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Roadcheck: Less Than a Month Away
5 mins read

Yes, it’s true! The Commercial Vehicle Safety Alliance (CVSA) annual International Roadcheck is (once again) right around the corner. The 72-hour enforcement event is set to take place Tuesday, May 4 through Thursday, May 6.

Roadcheck always seems to come up quickly— especially if you’re unprepared—but even moreso this year because the 2020 safety event was held off until September due to the COVID-19 pandemic.

Free Quiz! Find Out if You're Ready for Roadcheck

With less than a month to go, it is essential that you prepare yourself and your drivers to operate as compliantly as possible.

What to Expect

 Experienced motor carriers know the drill: For 72 hours, inspectors across North America ask commercial motor vehicles to pull over for on-the-spot inspections. These are meant to ensure driver and truck safety. Each year, the CVSA highlights a particular focus—anything from driver requirements to steering and suspension systems.

This year, the dual focus is lighting and hours of service compliance. Both of these were top violations in 2020.

When it comes to the hours-of-service requirement, inspectors will be looking at drivers’ work shift, consecutive hour and day limits, driving breaks, sleeper berths, adverse driving condition extensions and air-mile radius conditions as identified by the Federal Motor Carrier Safety Administration (FMCSA). For the lighting requirement, meanwhile, devices including headlamps, turn signals, and tail, clearance, identification, license plate, side marker, and stop lamps will be inspected for proper color, operation, mounting and visibility. Inspectors will also note the condition and location of reflectors and retroreflective sheeting.

Are You Roadcheck Ready? Take Our Free Quiz! 

Level 1 Inspection

The North American Standard Level I Inspection is very thorough, as well.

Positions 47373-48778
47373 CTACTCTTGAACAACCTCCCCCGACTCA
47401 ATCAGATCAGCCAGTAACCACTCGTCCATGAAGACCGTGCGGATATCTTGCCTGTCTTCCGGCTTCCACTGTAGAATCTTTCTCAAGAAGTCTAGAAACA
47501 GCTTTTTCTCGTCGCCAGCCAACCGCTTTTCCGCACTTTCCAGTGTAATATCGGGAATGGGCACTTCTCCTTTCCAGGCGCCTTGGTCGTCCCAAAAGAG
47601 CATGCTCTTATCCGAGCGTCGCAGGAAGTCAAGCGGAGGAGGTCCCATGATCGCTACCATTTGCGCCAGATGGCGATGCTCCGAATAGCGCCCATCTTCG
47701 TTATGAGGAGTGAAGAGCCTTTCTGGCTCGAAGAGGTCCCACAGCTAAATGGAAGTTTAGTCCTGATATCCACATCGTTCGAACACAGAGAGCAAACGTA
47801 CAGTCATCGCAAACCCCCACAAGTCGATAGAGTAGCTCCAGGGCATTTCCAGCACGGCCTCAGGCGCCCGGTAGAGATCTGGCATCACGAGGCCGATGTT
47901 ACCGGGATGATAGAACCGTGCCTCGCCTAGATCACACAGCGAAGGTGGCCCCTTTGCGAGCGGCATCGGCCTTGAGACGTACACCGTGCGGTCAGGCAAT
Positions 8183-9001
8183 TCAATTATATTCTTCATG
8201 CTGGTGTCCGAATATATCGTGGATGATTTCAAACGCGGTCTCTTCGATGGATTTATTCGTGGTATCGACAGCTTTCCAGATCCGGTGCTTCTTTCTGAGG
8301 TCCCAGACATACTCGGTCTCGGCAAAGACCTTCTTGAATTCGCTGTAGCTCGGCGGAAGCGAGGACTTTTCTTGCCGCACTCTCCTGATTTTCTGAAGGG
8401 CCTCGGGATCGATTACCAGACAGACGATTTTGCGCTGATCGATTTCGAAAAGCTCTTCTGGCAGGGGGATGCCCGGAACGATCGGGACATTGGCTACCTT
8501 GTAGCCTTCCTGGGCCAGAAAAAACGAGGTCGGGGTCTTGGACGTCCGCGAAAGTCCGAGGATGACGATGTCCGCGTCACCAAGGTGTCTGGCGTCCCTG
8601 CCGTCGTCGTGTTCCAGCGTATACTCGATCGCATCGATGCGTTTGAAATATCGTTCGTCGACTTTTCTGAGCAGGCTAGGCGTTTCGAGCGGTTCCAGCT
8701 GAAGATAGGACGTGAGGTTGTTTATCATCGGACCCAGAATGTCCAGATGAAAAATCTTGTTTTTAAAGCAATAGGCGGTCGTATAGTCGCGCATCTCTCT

Inspectors eagle eye safety and compliance around brake systems, cargo securement, exhaust systems, fuel systems, tires, steering mechanisms, suspensions, lighting devices, frames and driveline/driveshaft. Drivers are also asked to provide proof of operating credentials, medical cards, records of duty status and vehicle inspection reports. They are evaluated for basic levels of driving safety, as well—including such factors as whether they’re wearing a seatbelt, appear fatigued, or show any visible signs of alcohol or drug impairment.

Inspectors will also be paying close attention to DOT Clearinghouse compliance, which is now in full effect. So make sure that you and your drivers know and meet Clearinghouse obligations.

Vehicles and drivers that pass inspection receive a CVSA decal. If violations are found, however, the driver and the vehicle may both be placed out of service immediately. This type of violation could significantly impact a motor carrier’s Compliance, Safety, Accountability (CSA) score.

Top Violations

 During the 2020 International Roadcheck held in September, more than 50,000 inspections were conducted throughout North America. The 2020 focus was on driver requirements.

All told, more than 30% of trucks and drivers were placed out of service due to various compliance issues.

The top vehicle violations involved braking systems, tires, lights, cargo securement and brake adjustment. More than 25% of vehicles chosen for inspection were issued lighting-related violations.

Meanwhile, hours of service violations accounted for nearly 35% of all driver out-of-service conditions. Other top driver violations fell into the “other” category (including moving violations and cell phone use while driving), wrong class licenses, false logs, and suspended licenses.

In general, other all-to-common driver violations involve medical cards and CDL licensing. Per federal law, all interstate drivers operating a vehicle weighing 10,001 pounds or more are required to have a current medical card (and these generally must be updated every two years, although that can be required more frequently for drivers with certain medical conditions).

Not maintaining a valid medical certificate in a Driver Qualification File has also been a top violation during audits.

With CDL licensing, meanwhile, drivers have been caught operating with the wrong license class, with suspended, expired, or revoked CDLs, or with multiple CDLs.

Be Prepared! Know the DOT Clearinghouse requirements; include a check of the Commercial Driver’s License Information System (CDLIS) as part of pre-employment screenings; and enroll all drivers in an MVR Monitoring Program like the one we offer here at Foley.

If you have any questions about CDL compliance, or would like help enhancing your company’s compliance, please contact us!

Fill out this form and a member of our team will reach out shorty.

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